New York Times allows judgement to be clouded by jealousy?

I came across this story back in May, but things appear to be at a stand-still. Essentially, The New York Times came up with an awesome new way to tell stories on the web and when someone figured out how to duplicate it, they sued. Let me start by saying that one awesome thing about the NYT is that they are incredibly innovative at how they use the web. About 10 or so years ago they had a state of the art photo journalism blog that I frequented and LOVED. They were telling neat new stories and really taking advantage of the web. Snow Fall, the prototype for this new way to tell stories on the web is incredibly beautiful. Go check it out on that link. Back? OK, wasn’t that great? It is the NYT taking what’s awesome about the web – what it can do better than print – and making it beautiful. When I came across this site it made me feel like this is the future of magazine journalism. This is what Time Magazine, Newsweek, etc should look like on the web. Instead of ugly (in comparison) walls of text with a few tiny photos, this website really does everything right. It has animation and video and good margins, great fonts. I know it’s not appropriate for the daily news – at least when it’s a short story. But I am absolutely shocked that Rolling Stone magazine isn’t using it for their 5-6 page stories – I think their legendary photos would work so well with this format and it would provide a great transition to digital that would rival the print version. (And perhaps give a compelling reason to pay for the magazine?) Right now it’s like when you see those awesome prototype cars and then they never come out. It just sucks that someone out there has come up with something that could be a real order of magnitude shift in how we experience journalism and stories on the web and no one seems to be using it. Instead the news website and blogs are just slightly better than paper in that they have hyperlinks.

Then a developer saw Snow Fall and decided he could replicate all this custom code that the NYT had done into a plugin – a way for everyone to make these on the cheap. That guy came up with Scroll Kit. Check out the manifesto where he more elegantly (and with more words) explains what I was trying to say above. And he replicated the NYT design to show it could be done. The lawyers at the NYT didn’t like that and got him to remove it. (Which is bunk because as he was using it as a example of making the same code, it was on good fair use grounds) But that happens all the time with large companies. What pissed me off, and inspired me to write this is that he then received another letter from a lawyer saying he had to remove the following from his site:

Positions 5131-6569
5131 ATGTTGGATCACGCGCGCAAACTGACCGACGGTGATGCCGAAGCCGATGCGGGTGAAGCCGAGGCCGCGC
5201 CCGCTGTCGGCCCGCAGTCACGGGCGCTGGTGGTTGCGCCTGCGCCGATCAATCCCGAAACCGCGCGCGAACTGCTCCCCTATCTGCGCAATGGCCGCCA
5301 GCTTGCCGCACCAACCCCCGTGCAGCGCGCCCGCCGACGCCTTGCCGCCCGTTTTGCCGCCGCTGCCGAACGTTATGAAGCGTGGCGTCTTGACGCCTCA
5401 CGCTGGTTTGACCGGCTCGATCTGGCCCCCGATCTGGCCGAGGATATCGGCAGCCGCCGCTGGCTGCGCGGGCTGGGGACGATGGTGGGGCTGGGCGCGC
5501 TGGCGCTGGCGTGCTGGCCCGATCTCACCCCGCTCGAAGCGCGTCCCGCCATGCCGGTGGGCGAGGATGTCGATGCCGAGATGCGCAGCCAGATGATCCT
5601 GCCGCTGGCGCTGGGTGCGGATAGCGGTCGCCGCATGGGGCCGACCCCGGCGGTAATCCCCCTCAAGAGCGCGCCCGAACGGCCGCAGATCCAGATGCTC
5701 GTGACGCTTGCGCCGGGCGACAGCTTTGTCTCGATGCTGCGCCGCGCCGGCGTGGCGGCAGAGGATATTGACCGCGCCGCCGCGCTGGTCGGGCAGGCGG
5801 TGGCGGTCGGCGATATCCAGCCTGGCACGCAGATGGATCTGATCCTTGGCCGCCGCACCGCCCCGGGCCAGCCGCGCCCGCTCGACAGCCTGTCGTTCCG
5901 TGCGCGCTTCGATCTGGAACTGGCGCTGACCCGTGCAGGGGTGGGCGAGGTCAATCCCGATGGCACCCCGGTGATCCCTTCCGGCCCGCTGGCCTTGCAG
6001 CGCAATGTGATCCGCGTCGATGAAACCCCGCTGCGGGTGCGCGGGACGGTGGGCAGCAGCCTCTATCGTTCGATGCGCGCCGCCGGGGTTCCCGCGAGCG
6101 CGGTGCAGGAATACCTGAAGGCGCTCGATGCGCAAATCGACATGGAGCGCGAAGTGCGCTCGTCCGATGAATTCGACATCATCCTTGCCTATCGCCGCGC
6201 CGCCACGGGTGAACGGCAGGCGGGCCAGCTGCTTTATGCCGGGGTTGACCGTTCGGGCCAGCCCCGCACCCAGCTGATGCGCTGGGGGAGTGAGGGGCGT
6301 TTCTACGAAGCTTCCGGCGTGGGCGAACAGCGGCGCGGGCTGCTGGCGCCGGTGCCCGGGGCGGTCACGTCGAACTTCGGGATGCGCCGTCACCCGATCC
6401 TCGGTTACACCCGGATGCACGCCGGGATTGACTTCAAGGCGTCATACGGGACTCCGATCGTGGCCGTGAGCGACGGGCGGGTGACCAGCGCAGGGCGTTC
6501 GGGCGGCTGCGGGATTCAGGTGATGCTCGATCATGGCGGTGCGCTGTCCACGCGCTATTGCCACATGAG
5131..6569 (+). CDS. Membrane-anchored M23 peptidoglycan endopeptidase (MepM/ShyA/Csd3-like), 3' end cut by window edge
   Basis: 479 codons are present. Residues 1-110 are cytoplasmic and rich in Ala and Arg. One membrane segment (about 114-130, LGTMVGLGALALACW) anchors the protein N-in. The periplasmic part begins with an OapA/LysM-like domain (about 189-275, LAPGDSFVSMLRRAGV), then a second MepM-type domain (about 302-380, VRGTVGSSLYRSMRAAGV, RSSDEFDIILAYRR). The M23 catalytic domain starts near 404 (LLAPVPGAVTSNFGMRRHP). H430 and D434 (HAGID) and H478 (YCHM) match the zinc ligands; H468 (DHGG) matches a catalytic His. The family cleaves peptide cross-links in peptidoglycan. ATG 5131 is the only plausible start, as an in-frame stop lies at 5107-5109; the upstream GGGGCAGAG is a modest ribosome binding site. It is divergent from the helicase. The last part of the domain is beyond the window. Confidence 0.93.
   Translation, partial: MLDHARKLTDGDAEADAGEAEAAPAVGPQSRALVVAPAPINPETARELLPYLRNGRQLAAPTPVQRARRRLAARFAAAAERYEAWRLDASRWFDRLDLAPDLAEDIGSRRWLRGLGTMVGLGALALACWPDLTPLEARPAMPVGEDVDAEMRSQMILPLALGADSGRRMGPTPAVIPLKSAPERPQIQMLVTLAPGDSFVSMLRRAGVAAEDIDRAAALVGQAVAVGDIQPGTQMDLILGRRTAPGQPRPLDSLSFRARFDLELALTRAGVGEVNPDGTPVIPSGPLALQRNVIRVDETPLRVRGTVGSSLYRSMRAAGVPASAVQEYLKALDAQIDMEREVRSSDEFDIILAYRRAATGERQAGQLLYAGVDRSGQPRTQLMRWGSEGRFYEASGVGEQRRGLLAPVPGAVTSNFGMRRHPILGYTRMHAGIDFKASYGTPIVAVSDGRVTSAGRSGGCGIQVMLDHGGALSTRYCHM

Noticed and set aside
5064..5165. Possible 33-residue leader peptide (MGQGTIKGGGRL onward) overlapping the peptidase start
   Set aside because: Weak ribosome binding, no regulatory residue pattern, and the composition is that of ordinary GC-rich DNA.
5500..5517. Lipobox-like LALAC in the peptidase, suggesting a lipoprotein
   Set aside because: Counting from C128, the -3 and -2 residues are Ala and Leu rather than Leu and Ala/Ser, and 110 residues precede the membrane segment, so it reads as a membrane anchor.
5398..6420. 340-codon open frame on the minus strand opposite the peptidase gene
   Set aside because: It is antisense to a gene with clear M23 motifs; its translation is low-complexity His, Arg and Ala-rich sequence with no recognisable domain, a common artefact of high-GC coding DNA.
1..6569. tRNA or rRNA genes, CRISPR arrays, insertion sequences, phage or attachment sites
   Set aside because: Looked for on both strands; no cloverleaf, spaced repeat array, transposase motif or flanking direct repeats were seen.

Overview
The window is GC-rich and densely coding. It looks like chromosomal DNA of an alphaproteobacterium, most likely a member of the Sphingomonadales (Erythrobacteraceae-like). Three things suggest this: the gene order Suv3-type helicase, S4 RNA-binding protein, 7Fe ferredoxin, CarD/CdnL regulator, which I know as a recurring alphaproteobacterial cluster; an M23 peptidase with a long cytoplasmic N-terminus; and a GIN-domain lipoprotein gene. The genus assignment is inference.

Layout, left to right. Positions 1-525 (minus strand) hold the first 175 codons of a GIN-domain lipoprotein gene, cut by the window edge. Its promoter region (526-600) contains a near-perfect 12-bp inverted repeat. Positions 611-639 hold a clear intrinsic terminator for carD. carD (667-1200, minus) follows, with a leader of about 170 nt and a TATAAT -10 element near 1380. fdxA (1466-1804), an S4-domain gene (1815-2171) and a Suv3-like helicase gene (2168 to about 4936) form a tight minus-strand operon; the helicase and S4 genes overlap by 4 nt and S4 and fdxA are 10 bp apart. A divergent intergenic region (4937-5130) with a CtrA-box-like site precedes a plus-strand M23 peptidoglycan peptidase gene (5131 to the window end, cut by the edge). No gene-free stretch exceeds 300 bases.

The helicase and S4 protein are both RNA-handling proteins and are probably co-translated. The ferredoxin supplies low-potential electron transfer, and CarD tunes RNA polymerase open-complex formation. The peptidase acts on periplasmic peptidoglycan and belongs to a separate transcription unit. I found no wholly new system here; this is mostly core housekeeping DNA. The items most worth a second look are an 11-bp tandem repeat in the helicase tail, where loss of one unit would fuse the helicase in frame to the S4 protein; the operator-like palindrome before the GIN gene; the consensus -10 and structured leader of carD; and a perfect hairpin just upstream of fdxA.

It took The New York Times hundreds of hours to hand code “Snow Fall.”
…we made a replica in an hour.

Sorry, NYT, but statements of fact can’t be copyright infringement or libel or something you can sue over. I mean, it’s pretty clear from the NYT’s letter that it’s all about jealousy and having egg on their face.

Dear Mr. Brown:

We are offended by the fact that you are promoting your tool, as a way to quickly replicate copyright-protected content owned by The New York Times Company. It also seems strange to me that you would defend your right to boast about how quickly you were able to commit copyright infringement:

The NYT spent hundreds of hours hand-coding “Snow Fall.” We made a replica in an hour.

If you wouldn’t mind using another publication to advertise your infringement tool, we’d appreciate it.

I’m happy to say that as of the time of writing this, in late June, he has not cowed to the silly demand and still has the claim on his blog. I’m also intrigued that he has a plugin for WordPress. I might just check that out in the future.

Author: Eric Mesa

To find out a little more about me, see About Me

1 thought on “New York Times allows judgement to be clouded by jealousy?”

  1. I”m gonna agree with you here that the NYT is being pretty pushy about this. But at the same time – when I read his statement – my first thought was that it was a pretty snarky jab at company who created something that he thought was cool enough to replicate and is clearly putting the NYT way ahead of the game compared to other online news outlets. I feel like the NYT might have less of an issue if he gave them more of a hat tip than a veiled insult.

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